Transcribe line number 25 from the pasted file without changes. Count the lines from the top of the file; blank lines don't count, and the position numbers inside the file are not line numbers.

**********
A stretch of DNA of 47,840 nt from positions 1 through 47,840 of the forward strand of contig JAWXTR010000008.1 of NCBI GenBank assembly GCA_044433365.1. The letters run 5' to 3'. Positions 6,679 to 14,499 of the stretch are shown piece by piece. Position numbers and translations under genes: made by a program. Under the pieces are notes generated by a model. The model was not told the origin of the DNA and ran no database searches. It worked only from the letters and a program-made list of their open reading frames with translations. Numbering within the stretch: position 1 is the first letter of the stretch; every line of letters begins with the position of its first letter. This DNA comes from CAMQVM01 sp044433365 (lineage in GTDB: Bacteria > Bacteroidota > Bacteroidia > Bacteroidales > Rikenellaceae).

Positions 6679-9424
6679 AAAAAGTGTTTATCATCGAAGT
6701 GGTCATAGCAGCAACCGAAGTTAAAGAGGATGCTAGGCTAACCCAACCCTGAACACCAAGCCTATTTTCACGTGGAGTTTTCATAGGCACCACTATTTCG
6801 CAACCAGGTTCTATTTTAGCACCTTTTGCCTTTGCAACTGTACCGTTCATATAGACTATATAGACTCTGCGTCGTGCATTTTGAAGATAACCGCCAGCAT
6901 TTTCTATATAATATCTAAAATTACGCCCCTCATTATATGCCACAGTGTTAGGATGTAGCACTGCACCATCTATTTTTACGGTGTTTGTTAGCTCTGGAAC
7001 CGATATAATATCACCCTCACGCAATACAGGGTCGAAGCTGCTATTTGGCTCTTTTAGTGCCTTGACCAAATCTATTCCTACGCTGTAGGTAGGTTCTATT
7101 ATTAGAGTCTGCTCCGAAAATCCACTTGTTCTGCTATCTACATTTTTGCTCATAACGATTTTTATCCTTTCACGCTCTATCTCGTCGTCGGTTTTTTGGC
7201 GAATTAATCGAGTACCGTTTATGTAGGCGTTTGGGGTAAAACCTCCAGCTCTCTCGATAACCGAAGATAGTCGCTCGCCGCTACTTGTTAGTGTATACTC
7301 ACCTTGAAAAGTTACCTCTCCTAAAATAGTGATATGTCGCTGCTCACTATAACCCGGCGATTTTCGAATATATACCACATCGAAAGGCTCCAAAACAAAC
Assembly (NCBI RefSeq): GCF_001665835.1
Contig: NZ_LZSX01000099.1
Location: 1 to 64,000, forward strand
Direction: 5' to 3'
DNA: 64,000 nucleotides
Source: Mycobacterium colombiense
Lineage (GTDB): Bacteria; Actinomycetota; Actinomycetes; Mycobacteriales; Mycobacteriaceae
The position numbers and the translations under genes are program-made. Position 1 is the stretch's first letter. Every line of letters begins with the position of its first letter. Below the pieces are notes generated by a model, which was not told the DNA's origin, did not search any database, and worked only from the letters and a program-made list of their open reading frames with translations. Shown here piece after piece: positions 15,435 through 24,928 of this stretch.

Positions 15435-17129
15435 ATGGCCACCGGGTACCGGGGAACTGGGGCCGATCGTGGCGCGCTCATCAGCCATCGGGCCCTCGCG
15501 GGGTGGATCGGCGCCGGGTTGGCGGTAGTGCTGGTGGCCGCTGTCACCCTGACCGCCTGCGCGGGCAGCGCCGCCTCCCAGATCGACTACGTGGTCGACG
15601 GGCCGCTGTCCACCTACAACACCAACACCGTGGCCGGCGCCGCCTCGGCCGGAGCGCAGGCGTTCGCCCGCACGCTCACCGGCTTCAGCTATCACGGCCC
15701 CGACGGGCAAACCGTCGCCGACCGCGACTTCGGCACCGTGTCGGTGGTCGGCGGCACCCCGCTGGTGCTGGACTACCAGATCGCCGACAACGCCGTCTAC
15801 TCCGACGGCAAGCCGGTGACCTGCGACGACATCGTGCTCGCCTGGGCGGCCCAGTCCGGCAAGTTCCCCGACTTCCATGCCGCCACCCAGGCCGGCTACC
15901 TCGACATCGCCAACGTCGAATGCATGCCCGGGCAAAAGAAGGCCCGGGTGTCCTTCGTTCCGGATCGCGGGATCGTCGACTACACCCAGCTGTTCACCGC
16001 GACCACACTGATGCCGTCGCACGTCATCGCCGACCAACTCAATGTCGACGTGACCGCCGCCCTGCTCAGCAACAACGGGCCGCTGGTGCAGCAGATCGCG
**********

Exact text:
15901 TCGACATCGCCAACGTCGAATGCATGCCCGGGCAAAAGAAGGCCCGGGTGTCCTTCGTTCCGGATCGCGGGATCGTCGACTACACCCAGCTGTTCACCGC